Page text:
If your baby cries right after feeding, that’s a sign that they need to be burped. But besides feeding, there are also other times good burping may be in order, like after sucking a pacifier, having the hiccups, or even after crying. Any activity that can result in your baby swallowing air – it doesn’t hurt to give them a pat on the back.

    To ease crying, take breaks when feeding and burp your baby often during meals. Feed them while they’re sitting up. If that doesn’t help, reflux may be the culprit for fussiness, so it’s best if you talk to your pediatrician. Most of the time, babies with mild reflux get better with thickened formula and by staying away from cigarette smoke.

    Baby gas

    If your baby is crying while also wriggling, arching their back, or pumping their legs? These are all telltale signs of gassiness or tummy troubles. To help your baby pass gas, hold her on the left side or on their stomach to help with digestion. If the baby is gassy, make some bicycle movements with their legs and push them up to the chest to relieve gas.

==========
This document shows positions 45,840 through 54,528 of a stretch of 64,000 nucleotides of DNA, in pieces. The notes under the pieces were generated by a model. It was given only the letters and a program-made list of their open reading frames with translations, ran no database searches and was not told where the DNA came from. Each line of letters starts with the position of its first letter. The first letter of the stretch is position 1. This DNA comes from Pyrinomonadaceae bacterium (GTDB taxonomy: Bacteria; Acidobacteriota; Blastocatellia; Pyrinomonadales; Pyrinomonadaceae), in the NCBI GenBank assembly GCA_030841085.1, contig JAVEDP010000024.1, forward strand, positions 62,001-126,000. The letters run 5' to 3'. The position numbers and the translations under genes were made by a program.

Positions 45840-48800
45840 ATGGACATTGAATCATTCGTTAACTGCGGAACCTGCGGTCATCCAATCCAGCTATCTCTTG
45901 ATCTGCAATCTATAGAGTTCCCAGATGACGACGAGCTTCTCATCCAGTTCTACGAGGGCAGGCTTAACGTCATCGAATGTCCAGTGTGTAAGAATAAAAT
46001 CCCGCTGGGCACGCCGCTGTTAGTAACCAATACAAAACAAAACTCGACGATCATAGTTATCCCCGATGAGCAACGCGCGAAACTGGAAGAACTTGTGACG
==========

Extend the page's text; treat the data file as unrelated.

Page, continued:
Babies can start teething as early as four months old, and when the pain sets in, crying is guaranteed. Other signs of teething include excessive drooling and gnawing on anything she can reach. To help soothe your baby’s teething pains, let your baby suck on a pacifier or a finger. You may also want to give your crying baby a gum massage or let them chew on frozen or refrigerated teethers, washcloths, or even cotton bibs. And to help ease your child’s irritability, don’t forget the moving cuddle. The extra time spent with your baby can help comfort and reassure them that everything’s going to be okay.